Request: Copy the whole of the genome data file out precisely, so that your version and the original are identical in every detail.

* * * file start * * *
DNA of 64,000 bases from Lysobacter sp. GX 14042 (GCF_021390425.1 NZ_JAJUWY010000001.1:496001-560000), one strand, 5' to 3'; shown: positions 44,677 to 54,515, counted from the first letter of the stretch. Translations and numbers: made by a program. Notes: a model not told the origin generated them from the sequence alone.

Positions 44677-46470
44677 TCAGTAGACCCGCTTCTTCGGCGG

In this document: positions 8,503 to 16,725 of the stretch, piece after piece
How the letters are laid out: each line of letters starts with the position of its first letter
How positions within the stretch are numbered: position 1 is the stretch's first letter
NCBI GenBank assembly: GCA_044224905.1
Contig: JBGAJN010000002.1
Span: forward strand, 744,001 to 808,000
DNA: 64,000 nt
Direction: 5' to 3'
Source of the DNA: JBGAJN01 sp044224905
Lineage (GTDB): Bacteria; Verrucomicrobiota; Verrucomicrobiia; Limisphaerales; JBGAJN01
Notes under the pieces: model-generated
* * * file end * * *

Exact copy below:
DNA of 64,000 bases from Lysobacter sp. GX 14042 (GCF_021390425.1 NZ_JAJUWY010000001.1:496001-560000), one strand, 5' to 3'; shown: positions 44,677 to 54,515, counted from the first letter of the stretch. Translations and numbers: made by a program. Notes: a model not told the origin generated them from the sequence alone.

Positions 44677-46470
44677 TCAGTAGACCCGCTTCTTCGGCGG

In this document: positions 8,503 to 16,725 of the stretch, piece after piece
How the letters are laid out: each line of letters starts with the position of its first letter
How positions within the stretch are numbered: position 1 is the stretch's first letter
NCBI GenBank assembly: GCA_044224905.1
Contig: JBGAJN010000002.1
Span: forward strand, 744,001 to 808,000
DNA: 64,000 nt
Direction: 5' to 3'
Source of the DNA: JBGAJN01 sp044224905
Lineage (GTDB): Bacteria; Verrucomicrobiota; Verrucomicrobiia; Limisphaerales; JBGAJN01
Notes under the pieces: model-generated